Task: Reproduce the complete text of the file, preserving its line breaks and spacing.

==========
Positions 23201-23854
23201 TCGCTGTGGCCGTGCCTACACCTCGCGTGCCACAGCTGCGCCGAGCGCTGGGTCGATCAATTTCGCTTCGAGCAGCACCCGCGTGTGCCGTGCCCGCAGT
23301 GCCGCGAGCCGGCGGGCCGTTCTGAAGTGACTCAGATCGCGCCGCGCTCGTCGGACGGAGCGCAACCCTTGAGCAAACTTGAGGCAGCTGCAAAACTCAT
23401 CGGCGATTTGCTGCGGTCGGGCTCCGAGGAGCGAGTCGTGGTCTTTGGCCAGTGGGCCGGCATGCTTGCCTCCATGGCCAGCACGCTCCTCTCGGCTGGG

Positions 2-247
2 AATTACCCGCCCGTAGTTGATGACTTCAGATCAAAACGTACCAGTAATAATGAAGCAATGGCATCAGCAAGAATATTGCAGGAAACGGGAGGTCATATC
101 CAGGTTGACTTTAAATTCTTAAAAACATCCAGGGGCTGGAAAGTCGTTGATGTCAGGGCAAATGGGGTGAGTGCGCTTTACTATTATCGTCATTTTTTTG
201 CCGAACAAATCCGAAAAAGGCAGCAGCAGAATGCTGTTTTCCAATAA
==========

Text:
Positions 23201-23854
23201 TCGCTGTGGCCGTGCCTACACCTCGCGTGCCACAGCTGCGCCGAGCGCTGGGTCGATCAATTTCGCTTCGAGCAGCACCCGCGTGTGCCGTGCCCGCAGT
23301 GCCGCGAGCCGGCGGGCCGTTCTGAAGTGACTCAGATCGCGCCGCGCTCGTCGGACGGAGCGCAACCCTTGAGCAAACTTGAGGCAGCTGCAAAACTCAT
23401 CGGCGATTTGCTGCGGTCGGGCTCCGAGGAGCGAGTCGTGGTCTTTGGCCAGTGGGCCGGCATGCTTGCCTCCATGGCCAGCACGCTCCTCTCGGCTGGG

Positions 2-247
2 AATTACCCGCCCGTAGTTGATGACTTCAGATCAAAACGTACCAGTAATAATGAAGCAATGGCATCAGCAAGAATATTGCAGGAAACGGGAGGTCATATC
101 CAGGTTGACTTTAAATTCTTAAAAACATCCAGGGGCTGGAAAGTCGTTGATGTCAGGGCAAATGGGGTGAGTGCGCTTTACTATTATCGTCATTTTTTTG
201 CCGAACAAATCCGAAAAAGGCAGCAGCAGAATGCTGTTTTCCAATAA